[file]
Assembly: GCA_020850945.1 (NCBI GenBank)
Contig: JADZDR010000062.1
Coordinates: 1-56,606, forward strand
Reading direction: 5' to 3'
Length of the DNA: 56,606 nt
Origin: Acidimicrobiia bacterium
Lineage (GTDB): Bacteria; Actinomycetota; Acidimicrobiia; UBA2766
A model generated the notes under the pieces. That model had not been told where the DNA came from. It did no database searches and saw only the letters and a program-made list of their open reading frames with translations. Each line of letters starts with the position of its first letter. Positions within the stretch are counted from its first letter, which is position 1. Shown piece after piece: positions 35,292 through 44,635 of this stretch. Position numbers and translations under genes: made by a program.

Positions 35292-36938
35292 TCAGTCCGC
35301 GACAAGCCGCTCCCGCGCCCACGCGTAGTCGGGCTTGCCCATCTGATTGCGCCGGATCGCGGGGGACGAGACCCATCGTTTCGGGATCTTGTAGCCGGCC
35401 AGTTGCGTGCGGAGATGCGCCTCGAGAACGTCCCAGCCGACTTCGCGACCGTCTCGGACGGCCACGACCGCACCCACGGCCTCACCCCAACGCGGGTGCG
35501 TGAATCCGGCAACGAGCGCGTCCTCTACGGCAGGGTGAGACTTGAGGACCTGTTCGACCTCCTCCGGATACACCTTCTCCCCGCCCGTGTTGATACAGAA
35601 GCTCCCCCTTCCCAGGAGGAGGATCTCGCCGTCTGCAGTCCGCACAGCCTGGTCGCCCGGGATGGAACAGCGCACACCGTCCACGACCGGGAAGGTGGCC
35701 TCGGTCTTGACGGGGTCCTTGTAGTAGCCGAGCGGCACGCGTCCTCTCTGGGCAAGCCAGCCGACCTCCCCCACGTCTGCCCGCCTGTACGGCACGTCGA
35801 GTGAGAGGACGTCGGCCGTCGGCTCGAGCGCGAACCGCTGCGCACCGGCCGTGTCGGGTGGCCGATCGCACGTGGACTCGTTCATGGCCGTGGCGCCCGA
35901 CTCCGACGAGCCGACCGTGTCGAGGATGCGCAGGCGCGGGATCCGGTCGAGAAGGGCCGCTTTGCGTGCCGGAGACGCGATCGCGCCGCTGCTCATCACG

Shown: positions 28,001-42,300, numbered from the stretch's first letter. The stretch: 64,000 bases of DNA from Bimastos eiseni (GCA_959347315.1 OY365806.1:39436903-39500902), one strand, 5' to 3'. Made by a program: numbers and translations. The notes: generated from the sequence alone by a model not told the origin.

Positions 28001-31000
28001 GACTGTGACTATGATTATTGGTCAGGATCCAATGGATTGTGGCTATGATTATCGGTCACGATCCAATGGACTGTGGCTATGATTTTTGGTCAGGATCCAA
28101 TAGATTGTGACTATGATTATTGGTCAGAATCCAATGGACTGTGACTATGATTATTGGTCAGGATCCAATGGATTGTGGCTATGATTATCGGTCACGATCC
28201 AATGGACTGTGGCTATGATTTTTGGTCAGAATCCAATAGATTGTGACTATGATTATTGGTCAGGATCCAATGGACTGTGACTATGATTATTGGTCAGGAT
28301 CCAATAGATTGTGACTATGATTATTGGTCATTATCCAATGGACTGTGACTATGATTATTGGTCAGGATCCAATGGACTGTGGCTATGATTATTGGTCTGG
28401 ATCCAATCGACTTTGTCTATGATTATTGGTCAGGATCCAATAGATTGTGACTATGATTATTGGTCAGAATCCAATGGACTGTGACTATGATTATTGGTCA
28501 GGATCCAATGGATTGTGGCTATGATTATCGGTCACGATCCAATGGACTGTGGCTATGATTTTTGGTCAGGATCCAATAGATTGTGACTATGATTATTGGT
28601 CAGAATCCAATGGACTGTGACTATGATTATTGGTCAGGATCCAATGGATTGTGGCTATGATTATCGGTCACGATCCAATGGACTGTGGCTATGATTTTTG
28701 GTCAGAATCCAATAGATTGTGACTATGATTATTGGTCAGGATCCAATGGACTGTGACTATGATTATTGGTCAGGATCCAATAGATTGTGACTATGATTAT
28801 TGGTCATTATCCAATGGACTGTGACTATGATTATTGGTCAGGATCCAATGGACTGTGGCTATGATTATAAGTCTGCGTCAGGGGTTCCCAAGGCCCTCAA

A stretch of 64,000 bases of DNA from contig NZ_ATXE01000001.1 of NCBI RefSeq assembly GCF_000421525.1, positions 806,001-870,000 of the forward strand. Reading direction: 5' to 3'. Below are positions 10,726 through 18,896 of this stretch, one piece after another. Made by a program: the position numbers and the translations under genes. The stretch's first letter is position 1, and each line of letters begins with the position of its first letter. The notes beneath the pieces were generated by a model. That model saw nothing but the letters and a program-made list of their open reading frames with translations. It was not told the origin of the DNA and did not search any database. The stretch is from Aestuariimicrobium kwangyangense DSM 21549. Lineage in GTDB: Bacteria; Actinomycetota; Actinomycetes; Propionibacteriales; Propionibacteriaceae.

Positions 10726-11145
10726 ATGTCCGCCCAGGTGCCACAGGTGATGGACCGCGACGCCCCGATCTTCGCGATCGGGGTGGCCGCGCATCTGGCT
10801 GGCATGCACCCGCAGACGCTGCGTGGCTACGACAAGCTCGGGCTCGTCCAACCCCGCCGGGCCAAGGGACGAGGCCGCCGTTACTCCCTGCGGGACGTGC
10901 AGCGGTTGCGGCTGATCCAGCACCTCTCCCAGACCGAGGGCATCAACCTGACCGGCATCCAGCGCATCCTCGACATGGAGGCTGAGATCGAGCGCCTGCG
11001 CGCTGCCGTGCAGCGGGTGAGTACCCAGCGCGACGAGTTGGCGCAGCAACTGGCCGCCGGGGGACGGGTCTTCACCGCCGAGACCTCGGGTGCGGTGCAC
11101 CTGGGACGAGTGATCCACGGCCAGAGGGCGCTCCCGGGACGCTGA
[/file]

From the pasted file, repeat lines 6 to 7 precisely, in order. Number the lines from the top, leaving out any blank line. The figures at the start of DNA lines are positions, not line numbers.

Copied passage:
Origin: Acidimicrobiia bacterium
Lineage (GTDB): Bacteria; Actinomycetota; Acidimicrobiia; UBA2766